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CONTEXT: I have a c# .net application made for a customer. The application has no network communication. In fact, the computer it runs on wont likely have any internet or network access.

In comes our customer with a very specific and non-negotiable request:

Request a administrative password before opening up certain screens and grant certain rights. This password must be within the application. The default password (i'll probably set it to 'password') must be changeable, so it can't be hard coded. And there ought to be some way to return to the default in case they forget the password.

It seems kind of superfluous to me just to stick a encrypted password in a file, in the application folder. Anybody who deletes the file would erase the password.

Is there some widely known strategy for this?

Again the password is local and not authenticated on any network.

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+1, Interesting question. I've personally always been a bit curious as to this. –  Alastair Pitts May 15 '11 at 23:15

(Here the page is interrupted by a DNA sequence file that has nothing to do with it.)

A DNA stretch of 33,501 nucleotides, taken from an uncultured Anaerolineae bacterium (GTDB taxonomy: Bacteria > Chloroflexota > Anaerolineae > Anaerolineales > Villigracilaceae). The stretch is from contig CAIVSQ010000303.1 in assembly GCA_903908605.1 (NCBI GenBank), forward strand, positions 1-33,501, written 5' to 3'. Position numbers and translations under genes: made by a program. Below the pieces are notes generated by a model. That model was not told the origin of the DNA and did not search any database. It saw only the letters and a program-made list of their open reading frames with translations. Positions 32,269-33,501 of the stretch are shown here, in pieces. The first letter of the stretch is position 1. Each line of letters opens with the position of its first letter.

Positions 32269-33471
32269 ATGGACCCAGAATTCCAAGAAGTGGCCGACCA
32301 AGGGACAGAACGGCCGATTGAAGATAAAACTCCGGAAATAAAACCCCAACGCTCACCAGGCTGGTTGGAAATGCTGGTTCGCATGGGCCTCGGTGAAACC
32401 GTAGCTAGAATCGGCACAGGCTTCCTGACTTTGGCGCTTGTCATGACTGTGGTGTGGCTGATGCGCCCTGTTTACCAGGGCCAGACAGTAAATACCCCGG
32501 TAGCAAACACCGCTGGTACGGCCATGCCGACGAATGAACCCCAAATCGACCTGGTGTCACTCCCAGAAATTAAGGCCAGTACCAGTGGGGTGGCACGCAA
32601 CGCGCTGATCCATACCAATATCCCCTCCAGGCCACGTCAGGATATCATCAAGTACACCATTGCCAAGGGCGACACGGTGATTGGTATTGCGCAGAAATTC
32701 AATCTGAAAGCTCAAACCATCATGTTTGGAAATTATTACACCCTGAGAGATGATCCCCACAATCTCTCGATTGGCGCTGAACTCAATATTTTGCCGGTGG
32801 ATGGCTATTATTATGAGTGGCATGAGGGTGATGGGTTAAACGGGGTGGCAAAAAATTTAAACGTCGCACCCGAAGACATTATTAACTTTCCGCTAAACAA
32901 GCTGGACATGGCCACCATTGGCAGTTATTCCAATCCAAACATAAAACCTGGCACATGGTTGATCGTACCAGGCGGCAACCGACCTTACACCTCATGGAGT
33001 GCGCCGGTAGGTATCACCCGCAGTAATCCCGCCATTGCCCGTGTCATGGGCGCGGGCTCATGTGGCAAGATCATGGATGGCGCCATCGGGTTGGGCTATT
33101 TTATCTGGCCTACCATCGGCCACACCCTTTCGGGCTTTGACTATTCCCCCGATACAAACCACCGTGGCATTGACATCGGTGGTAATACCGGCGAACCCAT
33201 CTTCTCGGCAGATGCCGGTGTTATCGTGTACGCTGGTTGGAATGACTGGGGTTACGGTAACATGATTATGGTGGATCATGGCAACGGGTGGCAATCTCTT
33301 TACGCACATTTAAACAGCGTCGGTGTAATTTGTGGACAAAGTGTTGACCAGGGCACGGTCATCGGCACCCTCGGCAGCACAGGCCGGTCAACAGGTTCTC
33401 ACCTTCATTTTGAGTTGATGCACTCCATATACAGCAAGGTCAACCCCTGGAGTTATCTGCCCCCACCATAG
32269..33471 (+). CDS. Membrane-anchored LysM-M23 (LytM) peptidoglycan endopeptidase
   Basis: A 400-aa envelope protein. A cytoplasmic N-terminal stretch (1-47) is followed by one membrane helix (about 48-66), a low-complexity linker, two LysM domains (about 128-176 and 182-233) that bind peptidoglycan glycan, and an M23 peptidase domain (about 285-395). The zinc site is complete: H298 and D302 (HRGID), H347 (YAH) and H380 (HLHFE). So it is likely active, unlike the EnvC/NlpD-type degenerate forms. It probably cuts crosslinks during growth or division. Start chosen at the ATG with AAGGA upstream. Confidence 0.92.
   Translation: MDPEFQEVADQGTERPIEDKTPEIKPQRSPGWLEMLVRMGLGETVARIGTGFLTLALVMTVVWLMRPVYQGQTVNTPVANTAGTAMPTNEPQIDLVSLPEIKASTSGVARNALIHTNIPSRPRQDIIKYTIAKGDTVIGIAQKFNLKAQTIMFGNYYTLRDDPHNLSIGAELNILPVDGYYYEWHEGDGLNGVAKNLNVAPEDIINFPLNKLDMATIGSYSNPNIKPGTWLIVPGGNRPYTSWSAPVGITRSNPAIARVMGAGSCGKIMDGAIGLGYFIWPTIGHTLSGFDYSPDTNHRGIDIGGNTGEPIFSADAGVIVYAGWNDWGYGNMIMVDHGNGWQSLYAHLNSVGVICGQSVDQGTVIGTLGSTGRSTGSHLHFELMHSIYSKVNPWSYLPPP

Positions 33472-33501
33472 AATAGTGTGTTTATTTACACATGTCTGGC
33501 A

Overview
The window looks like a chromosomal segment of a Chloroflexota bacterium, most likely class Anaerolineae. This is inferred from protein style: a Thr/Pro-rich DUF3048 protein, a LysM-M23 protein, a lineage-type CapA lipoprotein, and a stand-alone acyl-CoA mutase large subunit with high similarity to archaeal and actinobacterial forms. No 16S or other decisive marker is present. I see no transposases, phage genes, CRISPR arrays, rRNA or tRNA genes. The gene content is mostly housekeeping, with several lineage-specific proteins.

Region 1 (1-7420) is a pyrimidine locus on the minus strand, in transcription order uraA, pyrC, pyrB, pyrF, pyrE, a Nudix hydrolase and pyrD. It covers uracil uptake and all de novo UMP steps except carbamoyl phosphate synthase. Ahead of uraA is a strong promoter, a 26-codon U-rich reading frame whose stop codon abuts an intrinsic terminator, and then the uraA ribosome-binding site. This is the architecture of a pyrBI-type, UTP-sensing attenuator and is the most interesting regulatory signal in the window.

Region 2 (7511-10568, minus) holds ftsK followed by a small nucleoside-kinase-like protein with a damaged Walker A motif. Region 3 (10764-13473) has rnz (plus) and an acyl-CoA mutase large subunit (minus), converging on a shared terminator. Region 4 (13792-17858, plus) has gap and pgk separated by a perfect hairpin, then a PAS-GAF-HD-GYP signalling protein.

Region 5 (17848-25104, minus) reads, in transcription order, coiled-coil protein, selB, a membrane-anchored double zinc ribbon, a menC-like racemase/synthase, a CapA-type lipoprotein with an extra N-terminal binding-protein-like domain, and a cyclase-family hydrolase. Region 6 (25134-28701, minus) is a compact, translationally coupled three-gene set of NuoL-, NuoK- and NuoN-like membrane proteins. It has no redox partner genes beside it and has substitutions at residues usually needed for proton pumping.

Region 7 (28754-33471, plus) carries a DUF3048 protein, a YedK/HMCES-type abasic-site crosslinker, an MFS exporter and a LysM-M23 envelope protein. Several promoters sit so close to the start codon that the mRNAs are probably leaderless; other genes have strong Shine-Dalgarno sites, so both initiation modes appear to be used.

If they can reset it, what's stopping someone that doesn't have the password from just resetting it? –  Lasse V. Karlsen May 15 '11 at 23:20

2 Answers 2

Maybe hide it in the registry? If the registry key isn't there, then just remake it and set it to the default password. Hardcode the default password, maybe encrypted or something so someone who scans the .exe can't finde it. Also ask your client for what the default password should be, not simply make one.
The problem is, as long as you store something locally, everyone who really wants to know it, will find a way to get it. :/

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I agree that this is more a extra layer then actual security to anything. Unfortunatly, the people who wrote the requirement aren't necessarily in the software (or even computer) field. Your registry suggestion is interesting. do you have a link to something that would tell me how to do this? And would this work if the user doesn't have the windows admin account? –  Roast May 15 '11 at 23:28

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